who needs water bottles if we’re all about to die?
INcite with angel Kyodo williams
“Your human form took millions of years, millions of years, to be an expression of the universe wanting to be awake to itself. Who are you to deny that responsibility? How could you possibly do anything else? How could you waste your time scratching emotional itches all the time instead of rising to the occasion of what you were born for, to see yourself, you, as the universe, as all consciousness? Recognizing the truth of that is what you’re here for.”
With mass shootings nearer to home, civil unrest spread widely abroad, ceasefires precariously perched, fiscal cliffs to fall over and the supposed end of time nearby, the idea that the beginning is near seems, at first glance, a bit absurd, self-indulgent perhaps…at the very least suggests ostrich syndrome on a grand scale.
But this is the nature of all great opportunity, isn’t it? That it roots itself deep within the bowels of great challenge and then invites us to roll up our sleeves, pull on our boots and get into the muck up to our waistlines to draw it forth. It asks us to be willing to withstand the stench of our own making as we wade through and come to terms with the messes we’ve made in order to discover the pearl of wisdom ushered forth from the grit of our ignorance. To look more closely than ever and become intimate with our fears—in short, to face death—is to meet awakening where it lives. And becoming awake is always the beginning.
One of my community members works in a popular outdoors store. He marveled with nervous humor at the number of people streaming in to purchase tents, sleeping bags and water bottles to head off to Guatemala where they will join with others in time for the end of the world: but who needs water bottles if we’re all about to die?
I surmise they are actually headed to be born again: seeking collective absolution for the havoc we’ve wreaked upon people and planet. In communion with the earth and each other, they can bear witness to the suffering. Yearning to place themselves upon the altar to have their burdened souls cleansed. All of this so they may start anew, leaving their destructive past life behaviors behind.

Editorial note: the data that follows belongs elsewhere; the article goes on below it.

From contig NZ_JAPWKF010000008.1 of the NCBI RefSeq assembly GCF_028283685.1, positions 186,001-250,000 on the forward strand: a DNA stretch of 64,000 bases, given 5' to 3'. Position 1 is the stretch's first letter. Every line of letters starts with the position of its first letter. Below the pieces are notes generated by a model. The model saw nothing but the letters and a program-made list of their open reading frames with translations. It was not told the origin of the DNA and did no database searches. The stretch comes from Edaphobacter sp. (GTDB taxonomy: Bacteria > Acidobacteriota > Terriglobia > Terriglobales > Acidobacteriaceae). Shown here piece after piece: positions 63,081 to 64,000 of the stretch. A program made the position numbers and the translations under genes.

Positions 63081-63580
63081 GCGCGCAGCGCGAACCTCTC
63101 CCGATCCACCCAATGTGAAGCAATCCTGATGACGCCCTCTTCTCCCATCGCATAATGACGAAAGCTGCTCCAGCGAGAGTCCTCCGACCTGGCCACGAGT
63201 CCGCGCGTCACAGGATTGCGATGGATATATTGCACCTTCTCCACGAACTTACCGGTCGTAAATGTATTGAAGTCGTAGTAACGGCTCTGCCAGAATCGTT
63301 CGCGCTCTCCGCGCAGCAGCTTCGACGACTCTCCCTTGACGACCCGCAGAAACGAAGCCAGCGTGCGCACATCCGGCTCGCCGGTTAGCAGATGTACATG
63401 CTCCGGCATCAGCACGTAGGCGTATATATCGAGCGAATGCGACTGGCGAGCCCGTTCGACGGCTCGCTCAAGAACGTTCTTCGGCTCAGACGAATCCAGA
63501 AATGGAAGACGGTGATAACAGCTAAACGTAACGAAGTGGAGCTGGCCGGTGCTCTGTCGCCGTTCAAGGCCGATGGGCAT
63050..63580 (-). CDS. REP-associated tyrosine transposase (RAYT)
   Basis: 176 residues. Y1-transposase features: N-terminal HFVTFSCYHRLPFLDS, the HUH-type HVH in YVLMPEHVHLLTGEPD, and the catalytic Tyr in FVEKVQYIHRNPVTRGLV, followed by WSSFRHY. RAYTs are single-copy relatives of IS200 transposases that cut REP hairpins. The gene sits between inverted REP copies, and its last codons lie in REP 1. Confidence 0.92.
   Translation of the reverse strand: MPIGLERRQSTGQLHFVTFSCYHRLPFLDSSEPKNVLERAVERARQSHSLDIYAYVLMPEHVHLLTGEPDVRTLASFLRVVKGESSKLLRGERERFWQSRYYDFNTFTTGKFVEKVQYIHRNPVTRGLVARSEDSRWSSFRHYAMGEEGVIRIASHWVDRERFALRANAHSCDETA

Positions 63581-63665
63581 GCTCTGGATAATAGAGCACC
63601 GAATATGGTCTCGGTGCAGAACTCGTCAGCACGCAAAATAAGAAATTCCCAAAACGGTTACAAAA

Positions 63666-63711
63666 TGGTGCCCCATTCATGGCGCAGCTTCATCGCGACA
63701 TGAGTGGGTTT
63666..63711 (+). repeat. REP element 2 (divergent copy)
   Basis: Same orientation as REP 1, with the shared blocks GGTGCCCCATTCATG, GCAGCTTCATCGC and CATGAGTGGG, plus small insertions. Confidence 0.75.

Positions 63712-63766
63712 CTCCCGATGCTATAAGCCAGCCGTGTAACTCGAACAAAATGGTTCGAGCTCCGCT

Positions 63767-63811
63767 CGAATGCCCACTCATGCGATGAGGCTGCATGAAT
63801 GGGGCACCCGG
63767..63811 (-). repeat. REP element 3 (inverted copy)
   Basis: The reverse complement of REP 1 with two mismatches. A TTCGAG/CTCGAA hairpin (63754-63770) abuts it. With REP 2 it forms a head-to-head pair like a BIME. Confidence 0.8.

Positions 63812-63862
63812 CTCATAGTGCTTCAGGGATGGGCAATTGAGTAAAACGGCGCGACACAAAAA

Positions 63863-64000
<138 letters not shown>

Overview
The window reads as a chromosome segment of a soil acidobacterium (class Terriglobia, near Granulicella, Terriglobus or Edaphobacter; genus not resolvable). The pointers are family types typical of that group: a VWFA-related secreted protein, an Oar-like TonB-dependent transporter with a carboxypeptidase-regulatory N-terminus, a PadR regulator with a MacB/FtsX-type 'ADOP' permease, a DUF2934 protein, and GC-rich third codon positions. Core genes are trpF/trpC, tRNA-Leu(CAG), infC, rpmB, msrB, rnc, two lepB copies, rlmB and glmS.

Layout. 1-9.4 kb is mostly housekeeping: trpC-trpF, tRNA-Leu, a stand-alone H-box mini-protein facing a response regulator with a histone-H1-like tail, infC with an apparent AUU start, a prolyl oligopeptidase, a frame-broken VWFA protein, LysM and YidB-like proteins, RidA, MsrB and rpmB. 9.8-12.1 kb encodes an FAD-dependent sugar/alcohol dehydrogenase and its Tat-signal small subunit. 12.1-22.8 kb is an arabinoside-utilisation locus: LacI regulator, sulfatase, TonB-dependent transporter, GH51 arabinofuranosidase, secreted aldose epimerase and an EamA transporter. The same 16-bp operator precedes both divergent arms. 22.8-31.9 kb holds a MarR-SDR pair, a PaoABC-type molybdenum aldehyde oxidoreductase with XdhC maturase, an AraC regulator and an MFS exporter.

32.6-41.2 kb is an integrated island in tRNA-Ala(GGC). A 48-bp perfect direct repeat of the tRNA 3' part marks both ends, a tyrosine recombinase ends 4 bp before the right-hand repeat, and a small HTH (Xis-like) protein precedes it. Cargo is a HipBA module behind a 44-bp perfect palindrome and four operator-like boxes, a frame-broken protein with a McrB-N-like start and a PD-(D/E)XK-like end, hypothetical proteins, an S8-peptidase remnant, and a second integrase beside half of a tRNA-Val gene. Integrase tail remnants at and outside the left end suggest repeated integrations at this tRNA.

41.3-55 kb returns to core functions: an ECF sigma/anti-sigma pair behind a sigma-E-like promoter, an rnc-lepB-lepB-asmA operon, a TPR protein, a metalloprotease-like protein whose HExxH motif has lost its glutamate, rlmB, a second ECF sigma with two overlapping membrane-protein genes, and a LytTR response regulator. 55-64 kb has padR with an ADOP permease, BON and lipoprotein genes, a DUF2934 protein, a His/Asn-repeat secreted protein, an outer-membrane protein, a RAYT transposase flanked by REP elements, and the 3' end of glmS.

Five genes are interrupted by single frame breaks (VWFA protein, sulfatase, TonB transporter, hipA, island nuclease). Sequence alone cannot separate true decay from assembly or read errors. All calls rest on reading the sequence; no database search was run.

In choosing to consciously face death, we give ourselves permission to be transformed by our survival, becoming more conscious of the preciousness of the gift of all life in the process.
The likelihood is that we won’t see a sudden and dramatic global scale shift that propels us towards justice & sustainability. but we will see—correction, we are seeing—the crest of the long “arc of the moral universe” that bends towards those ideals. Jews cry out for the freedom of Palestinians, straight people want marriage equal for all, Muslims struggle for the protection of Christians: humans are calling for and creating the conditions to be regarded as one family again. The commons are more creative and more often being created by all.
The beginning of anything must always be carefully guarded, though. As powerful as the energy of creation manifesting into being is, it is still at its most vulnerable at the start, subject to being trampled by the momentum of old ways of being that, though they no longer serve, have the advantage of familiarity. Once you come to understand the mutually dependent relationship of death & life, ignorance & awakening, status quo & transformation—that they are not two, but one—discovering where the opportunities for rebirth and renewal lie is not so difficult…sustaining them against the gale force winds of habit is.
As the world becomes smaller and smaller, with more and more people, the habit of imagining ourselves separate from one another—as communities of people, as nations and as lands—threatens the tender shoots of our new beginning as never before. It will serve us best to use all of the signs given to us—ancient and contemporary, ominous and celebratory—to remember how connected we are, and to act accordingly.
—yours in truth, aKw
dedicated to the people lost to apparent death and dying in my life and the lives of people i love. we are better people for your having existed and touched our lives. Stan Grier, Jesse Awkard, Barbara Cushing…your goodness, brilliance, integrity and most especially humor, live in my heart in every moment and in this way, you are each beginning and born again.
angel Kyodo williams, the “change angel,” is Founder Emeritus of Center for Transformative Change. She now serves as a Senior Fellow and Director of Vision. A social visionary and leading voice for transformative social change, she is the author of the critically-acclaimed Being Black: Zen and the Art of Living With Fearlessness and Grace.
This article first appeared in The Moon magazine, a new online journal of personal and planetary reflections.